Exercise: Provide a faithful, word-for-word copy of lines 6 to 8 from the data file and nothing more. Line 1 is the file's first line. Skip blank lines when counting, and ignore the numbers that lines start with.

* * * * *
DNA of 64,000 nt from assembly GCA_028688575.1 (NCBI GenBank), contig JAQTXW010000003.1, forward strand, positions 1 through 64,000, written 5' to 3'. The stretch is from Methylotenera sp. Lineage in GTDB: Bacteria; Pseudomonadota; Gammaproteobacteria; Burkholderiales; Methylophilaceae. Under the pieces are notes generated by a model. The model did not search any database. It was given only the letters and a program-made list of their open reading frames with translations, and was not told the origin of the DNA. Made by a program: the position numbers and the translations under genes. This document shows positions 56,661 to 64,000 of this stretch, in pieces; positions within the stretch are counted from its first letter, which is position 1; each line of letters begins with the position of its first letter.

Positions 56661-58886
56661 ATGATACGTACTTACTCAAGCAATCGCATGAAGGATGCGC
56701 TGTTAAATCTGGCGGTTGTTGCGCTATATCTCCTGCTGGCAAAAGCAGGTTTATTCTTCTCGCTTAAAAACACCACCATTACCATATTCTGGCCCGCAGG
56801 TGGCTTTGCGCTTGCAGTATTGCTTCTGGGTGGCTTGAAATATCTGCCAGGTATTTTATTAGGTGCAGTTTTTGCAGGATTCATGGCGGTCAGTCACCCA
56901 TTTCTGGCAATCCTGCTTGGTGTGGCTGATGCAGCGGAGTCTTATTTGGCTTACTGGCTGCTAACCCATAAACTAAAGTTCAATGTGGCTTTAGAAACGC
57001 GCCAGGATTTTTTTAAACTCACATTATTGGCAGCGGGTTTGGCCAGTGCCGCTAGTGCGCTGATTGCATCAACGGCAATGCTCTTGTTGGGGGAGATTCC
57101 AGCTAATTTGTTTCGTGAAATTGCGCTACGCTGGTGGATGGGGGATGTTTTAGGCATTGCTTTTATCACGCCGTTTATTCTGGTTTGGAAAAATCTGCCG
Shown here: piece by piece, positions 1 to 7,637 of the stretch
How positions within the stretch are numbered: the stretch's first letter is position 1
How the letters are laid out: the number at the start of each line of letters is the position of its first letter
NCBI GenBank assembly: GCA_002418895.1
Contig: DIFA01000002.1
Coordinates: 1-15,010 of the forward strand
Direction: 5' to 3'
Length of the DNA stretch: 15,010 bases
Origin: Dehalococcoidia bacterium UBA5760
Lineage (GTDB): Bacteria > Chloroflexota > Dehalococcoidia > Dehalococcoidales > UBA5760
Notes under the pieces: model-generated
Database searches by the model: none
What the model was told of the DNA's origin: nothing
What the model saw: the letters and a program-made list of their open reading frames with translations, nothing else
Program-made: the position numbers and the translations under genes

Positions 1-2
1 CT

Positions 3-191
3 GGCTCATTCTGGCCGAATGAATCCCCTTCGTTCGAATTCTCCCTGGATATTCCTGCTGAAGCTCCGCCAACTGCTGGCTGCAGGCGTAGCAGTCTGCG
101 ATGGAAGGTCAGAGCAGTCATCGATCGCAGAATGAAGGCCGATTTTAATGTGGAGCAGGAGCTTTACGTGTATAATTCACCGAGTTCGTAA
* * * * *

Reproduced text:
56901 TTTCTGGCAATCCTGCTTGGTGTGGCTGATGCAGCGGAGTCTTATTTGGCTTACTGGCTGCTAACCCATAAACTAAAGTTCAATGTGGCTTTAGAAACGC
57001 GCCAGGATTTTTTTAAACTCACATTATTGGCAGCGGGTTTGGCCAGTGCCGCTAGTGCGCTGATTGCATCAACGGCAATGCTCTTGTTGGGGGAGATTCC
57101 AGCTAATTTGTTTCGTGAAATTGCGCTACGCTGGTGGATGGGGGATGTTTTAGGCATTGCTTTTATCACGCCGTTTATTCTGGTTTGGAAAAATCTGCCG